A quick introduction to Comparative Radiography

Comparative Radiography

Published on July 4, 2022

Written by Pablo Mesejo

Comparative radiography (CR) [1] is a forensic identification technique based on the comparison of skeletal structures in ante-mortem (AM) and postmortem (PM) radiographic images. In the forensic literature, several skeletal structures have been reported as useful for candidate shortlisting or positive identification using CR, based on their individuality and uniqueness [2]. The most commonly employed skeletal structures in CR are located in the skull, chest, and thoracic areas. In the skull, the most frequently used are teeth [3], frontal sinuses [4], and the cranial vault [5]. In the chest and thoracic areas, clavicles [6] and vertebral features [7] are those most commonly considered. There are also a few bones outside these areas that are traditionally used, such as the bones of the hand [8] and the patella [9].

The advance in medical imaging techniques naturally led to the comparison of skeletal structures using all kinds of medical images. Depending on the dimensionality of the images compared, we can distinguish three different paradigms: 

  • 2D AM Radiograph – 2D PM Radiograph: This comparison methodology [18,19] consists in manually generating PM radiographs of the deceased, reproducing the acquisition protocol, and the pose of the targeted skeletal structure of the candidate AM radiographs. Once the PM radiographs have been acquired, AM and PM radiographs are visually compared looking for consistences, explainable inconsistencies (e.g. resulting from the time elapsed among AM and PM radiographs, degenerative processes, the effect of gravity on the body, perspective distortions resulting from errors reproducing the AM radiographs, etc.) and inconsistent findings (e.g. point-to-point comparison of frontal sinuses using a standardized protocol [18]). This 2D-2D comparison is the most common and extended approach.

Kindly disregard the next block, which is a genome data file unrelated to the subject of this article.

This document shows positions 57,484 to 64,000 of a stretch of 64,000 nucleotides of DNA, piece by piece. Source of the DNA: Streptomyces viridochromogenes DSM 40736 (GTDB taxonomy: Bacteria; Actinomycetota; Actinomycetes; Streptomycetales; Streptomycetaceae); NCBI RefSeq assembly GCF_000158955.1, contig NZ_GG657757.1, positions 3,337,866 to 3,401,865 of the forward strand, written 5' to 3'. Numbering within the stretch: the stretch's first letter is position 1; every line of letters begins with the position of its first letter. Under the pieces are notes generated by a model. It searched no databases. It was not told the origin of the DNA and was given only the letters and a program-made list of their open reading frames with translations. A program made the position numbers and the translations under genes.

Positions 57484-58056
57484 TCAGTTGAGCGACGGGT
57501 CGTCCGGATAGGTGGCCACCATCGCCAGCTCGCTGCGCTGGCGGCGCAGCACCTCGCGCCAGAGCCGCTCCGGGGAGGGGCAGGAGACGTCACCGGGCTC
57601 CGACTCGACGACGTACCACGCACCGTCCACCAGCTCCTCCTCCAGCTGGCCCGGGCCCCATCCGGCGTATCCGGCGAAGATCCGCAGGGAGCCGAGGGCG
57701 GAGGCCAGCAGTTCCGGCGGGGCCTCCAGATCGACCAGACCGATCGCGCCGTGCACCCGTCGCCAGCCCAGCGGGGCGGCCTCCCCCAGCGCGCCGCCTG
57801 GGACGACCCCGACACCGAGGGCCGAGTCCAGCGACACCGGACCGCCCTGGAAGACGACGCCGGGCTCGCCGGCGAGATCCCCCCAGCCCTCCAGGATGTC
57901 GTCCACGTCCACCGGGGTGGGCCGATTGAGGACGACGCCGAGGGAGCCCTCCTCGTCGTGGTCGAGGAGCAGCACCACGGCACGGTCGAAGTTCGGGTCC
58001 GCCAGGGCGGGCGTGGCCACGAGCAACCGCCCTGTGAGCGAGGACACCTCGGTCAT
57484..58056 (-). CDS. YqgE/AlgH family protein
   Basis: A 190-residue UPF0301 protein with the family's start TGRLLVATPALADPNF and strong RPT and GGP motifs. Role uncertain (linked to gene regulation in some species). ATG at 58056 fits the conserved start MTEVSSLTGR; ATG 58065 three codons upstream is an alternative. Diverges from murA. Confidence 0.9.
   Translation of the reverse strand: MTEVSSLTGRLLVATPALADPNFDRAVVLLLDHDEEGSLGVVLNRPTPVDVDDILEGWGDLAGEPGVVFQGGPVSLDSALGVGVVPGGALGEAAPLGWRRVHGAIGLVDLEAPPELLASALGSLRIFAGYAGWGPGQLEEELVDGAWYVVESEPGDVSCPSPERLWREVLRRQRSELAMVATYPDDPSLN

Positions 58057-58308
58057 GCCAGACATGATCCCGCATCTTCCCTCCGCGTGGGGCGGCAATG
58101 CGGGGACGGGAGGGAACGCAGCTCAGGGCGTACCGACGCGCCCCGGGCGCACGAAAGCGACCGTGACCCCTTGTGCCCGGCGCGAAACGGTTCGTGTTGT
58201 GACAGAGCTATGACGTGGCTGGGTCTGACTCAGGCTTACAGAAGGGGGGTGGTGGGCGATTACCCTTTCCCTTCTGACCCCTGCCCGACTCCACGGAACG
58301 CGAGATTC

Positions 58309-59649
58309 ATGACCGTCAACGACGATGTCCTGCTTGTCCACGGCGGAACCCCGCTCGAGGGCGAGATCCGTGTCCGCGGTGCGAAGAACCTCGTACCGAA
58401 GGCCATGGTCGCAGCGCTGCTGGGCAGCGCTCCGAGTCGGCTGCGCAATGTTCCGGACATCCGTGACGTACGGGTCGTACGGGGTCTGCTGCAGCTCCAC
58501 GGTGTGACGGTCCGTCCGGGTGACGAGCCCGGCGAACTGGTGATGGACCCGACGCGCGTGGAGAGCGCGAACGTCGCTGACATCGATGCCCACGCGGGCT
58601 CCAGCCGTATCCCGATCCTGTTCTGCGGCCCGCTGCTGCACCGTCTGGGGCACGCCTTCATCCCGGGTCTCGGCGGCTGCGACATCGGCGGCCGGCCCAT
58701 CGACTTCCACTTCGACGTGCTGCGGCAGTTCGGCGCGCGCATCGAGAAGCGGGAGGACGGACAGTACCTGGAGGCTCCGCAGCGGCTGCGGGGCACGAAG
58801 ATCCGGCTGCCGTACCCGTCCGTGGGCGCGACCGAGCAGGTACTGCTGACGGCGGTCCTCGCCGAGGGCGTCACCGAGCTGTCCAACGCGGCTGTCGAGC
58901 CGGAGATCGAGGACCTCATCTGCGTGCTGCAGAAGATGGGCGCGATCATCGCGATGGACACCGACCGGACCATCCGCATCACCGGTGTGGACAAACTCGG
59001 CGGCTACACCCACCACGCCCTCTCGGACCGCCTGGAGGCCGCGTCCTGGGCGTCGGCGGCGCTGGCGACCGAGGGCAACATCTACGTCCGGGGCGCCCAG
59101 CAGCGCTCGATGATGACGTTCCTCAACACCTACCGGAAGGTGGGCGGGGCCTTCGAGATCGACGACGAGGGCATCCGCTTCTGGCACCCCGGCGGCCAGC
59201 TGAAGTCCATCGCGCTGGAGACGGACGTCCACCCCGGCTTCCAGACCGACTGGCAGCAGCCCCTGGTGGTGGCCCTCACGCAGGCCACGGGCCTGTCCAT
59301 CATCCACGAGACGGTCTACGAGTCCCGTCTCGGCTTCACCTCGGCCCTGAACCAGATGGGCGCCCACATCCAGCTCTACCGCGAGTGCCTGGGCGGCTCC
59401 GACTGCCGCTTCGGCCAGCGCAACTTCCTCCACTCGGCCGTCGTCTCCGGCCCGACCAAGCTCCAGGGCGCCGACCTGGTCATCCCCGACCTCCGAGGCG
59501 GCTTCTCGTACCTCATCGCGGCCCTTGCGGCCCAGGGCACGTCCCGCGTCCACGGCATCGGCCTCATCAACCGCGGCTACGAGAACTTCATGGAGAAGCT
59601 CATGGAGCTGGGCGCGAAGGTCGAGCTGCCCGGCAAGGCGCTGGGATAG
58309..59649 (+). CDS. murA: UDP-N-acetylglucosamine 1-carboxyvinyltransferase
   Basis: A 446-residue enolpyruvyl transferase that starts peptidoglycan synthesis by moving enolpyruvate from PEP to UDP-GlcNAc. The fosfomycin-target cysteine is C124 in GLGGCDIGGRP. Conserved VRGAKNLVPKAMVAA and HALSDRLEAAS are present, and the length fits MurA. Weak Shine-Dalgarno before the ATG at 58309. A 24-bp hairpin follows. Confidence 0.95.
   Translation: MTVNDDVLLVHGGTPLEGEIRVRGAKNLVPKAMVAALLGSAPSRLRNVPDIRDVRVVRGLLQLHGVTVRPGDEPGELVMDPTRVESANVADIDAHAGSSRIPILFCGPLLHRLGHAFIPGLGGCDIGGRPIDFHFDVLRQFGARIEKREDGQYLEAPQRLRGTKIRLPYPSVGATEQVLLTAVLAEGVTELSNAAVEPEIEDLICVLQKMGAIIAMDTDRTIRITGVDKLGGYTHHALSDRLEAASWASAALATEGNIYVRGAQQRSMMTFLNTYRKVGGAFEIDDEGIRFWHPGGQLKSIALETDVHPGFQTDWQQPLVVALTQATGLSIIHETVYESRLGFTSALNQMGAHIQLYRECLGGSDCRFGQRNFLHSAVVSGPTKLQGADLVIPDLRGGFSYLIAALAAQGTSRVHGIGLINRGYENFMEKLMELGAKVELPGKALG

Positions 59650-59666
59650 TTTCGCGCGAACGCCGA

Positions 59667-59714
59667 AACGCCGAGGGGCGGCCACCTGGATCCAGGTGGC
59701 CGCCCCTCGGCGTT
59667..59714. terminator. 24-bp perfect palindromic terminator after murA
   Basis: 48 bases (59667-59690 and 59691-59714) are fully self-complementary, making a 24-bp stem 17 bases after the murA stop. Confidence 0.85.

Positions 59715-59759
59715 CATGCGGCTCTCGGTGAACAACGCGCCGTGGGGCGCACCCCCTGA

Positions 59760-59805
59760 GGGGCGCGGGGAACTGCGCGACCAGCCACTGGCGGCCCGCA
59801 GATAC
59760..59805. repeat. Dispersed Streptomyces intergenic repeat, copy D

• 2D AM radiograph – 3D PM images: requires the generation of PM simulated radiographs from a 3D image (previously acquired using a 3D scan: CT, CBCT, MRI, laser or light structure, etc.) to simulate the AM radiographs [19,20,21,22]. These simulated radiographs are normally obtained by the forensic anthropologist through a trial-and-error process using generic medical imaging software. Alternatively, recent AI-based approaches automate this trial-and-error process [9, 32-38] (see figure). In any case, AM radiographs and PM simulated radiographs are visually compared as in the radiograph-radiograph approach. Additionally, a matching score is provided by automatic methods based on the assessment of bone morphology.
  • 3D AM Image – 3D PM Image: The comparison is performed via visual comparison of their 3D shapes [17], avoiding occlusions or perspective distortions, or via anthropological measurements [24], where the distances can be directly compared since 3D models maintain the original physical units. This comparison methodology [25,26,27,28] is the most reliable one since 3D images retain more information about the skeletal structure than 2Dimages. Furthermore, this methodology avoids errors related to the acquisition of the PM radiographs.